The Elon Academy is specifically for high schoolers in Alamance County with financial need or no family history of higher education to help them achieve a college education. Through summer programs and year-long Saturday programs, the Elon Academy helps advise students throughout each step of the college process. 


scholarships were given out through the Odyssey Program in 2019. This is up from the 8 scholars the program had when it started in 2000.

“We want them to gain the academic strengths, interpersonal skills and sense of self-worth that will position them to succeed in college and beyond,” Rattigan-Rohr said. “We believe that with the proper support, every student who aspires to go to college can accomplish that goal.”

The Village Project helps preschoolers through 12th graders in the community surrounding Elon learn to read. Elon students and other volunteers tutor a child one-on-one every week at no cost to the family. 

Since 2007, when the program began, over 1,400 students and their families have participated in the Village Project. In addition to reading, Elon also offers Music in the Village, Science in the Village and, new last year, Engineering in the Village.

The Odyssey Program is “a highly selective merit-based program consisting of talented individuals who are academically strong, civically engaged, action-oriented leaders in their communities, who will benefit from an Elon education and demonstrate financial need,” according to the program’s website. It is a four-year scholarship that incoming first-years apply for when they send in their initial admissions application.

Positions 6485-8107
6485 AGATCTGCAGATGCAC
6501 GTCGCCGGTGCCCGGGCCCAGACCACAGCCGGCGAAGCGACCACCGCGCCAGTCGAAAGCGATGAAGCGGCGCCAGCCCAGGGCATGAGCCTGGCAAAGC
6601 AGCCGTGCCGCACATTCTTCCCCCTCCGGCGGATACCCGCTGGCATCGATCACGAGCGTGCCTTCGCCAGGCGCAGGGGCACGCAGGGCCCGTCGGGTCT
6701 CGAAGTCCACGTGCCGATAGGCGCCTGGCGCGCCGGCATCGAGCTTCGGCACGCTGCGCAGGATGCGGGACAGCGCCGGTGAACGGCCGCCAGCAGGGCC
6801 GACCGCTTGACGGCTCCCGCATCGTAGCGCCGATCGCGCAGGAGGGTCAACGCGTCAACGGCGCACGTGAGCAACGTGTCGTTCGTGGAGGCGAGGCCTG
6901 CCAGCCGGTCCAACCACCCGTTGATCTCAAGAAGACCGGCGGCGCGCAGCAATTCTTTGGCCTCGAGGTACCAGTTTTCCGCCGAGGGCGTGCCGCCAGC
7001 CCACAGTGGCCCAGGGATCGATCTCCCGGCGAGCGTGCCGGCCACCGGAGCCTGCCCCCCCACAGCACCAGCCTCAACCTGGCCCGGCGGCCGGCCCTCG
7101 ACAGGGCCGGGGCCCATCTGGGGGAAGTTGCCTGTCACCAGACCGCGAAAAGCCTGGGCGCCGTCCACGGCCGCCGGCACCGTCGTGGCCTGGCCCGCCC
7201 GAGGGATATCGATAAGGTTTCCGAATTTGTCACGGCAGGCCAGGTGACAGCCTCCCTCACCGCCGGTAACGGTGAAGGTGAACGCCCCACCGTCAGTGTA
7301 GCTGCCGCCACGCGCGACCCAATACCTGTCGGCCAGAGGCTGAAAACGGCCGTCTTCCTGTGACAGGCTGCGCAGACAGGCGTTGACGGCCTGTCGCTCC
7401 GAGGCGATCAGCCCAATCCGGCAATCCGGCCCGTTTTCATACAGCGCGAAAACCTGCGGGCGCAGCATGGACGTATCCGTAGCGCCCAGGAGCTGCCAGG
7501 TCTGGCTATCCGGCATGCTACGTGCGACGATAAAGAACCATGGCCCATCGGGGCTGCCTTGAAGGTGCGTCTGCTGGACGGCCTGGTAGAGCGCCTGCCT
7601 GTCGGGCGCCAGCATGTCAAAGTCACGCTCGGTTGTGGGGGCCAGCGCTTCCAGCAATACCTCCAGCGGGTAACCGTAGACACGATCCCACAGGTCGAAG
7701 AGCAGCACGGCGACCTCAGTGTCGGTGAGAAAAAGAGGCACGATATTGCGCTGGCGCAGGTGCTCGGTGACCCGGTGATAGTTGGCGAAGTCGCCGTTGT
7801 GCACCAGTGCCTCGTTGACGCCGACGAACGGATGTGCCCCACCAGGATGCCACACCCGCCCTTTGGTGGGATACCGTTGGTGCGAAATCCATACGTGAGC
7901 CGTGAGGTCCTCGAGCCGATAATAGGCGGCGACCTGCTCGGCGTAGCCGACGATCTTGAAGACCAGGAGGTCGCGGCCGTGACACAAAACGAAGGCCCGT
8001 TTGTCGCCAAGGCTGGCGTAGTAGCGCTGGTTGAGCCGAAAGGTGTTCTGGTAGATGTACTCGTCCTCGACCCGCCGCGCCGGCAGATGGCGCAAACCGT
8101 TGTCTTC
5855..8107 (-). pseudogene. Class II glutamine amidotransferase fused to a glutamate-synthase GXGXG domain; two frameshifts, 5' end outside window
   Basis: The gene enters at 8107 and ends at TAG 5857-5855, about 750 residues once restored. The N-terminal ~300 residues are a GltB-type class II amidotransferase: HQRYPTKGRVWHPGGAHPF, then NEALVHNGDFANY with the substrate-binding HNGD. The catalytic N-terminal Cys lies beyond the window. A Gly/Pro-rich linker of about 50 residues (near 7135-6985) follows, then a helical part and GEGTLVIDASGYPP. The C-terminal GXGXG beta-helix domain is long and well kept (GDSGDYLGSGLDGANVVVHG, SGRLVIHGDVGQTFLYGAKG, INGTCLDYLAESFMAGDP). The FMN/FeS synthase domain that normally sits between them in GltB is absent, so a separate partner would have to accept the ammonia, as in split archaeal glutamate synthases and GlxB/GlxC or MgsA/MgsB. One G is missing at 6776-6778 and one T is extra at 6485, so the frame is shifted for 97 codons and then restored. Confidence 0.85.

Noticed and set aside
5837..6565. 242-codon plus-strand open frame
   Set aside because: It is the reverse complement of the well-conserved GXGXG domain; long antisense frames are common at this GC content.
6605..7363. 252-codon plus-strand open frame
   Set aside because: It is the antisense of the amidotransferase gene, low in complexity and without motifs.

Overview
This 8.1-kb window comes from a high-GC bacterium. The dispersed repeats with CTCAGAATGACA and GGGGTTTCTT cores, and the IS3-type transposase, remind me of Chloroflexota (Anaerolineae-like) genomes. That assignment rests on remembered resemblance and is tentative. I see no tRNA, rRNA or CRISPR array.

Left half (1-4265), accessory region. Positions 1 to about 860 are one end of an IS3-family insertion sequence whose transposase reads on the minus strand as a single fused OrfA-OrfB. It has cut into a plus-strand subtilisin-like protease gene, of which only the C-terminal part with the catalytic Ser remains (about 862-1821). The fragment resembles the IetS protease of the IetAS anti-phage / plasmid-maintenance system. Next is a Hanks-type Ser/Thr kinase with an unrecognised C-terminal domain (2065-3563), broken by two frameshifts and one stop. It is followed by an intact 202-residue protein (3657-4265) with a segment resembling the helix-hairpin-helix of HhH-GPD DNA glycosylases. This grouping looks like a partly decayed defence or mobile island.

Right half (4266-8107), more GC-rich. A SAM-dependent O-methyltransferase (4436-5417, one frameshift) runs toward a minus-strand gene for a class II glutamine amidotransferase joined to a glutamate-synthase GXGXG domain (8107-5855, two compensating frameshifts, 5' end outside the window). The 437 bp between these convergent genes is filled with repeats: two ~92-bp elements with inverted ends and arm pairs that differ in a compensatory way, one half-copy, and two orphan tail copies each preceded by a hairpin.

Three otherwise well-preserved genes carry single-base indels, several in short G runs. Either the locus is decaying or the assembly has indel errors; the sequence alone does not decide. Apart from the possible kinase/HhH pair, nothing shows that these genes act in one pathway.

“Odyssey provides opportunities and resources that we otherwise wouldn’t be able to have. Most of us are first-generation students, and it helps us navigate college because we don’t really have people in our lives that can help us navigate through college,” sophomore and Odyssey scholar Shreeja Shah said. 

Through retreats, monthly meetings and a shared space in The Center for Access and Success, Odyssey scholars not only better navigate all that college entails but become a close-knit group while doing so.

“This is like family, it’s more than just being in a program with people,” said India Good, freshman, former Elon Academy student and Odyssey scholar. 

Many Odyssey scholars said the program was one of the biggest factors in deciding what path to take out of high school. 

"if I were to go to any other school, especially being a first-generation student, I would be lost. But I have this group of people that are my family that I can lean on for anything."

India Good

Freshmen Elon Academy student

“Having support is very important, and if I were to go to any other school, especially being a first-generation student, I would be lost. But I have this group of people that are my family that I can lean on for anything,” Good said. 

The different programs within The Center for Access and Success may not overlap, but regardless of which program a staff member is an affiliate with, they are there to help any student. 

“We are part of the Odyssey Program, but I could go up to anyone in this office that wasn’t even affiliated with Odyssey and they would help me out,” Shah said. 

According to The Center for Access and Success, the office has a place on Elon’s campus to make Elon a community that more students can join with ease.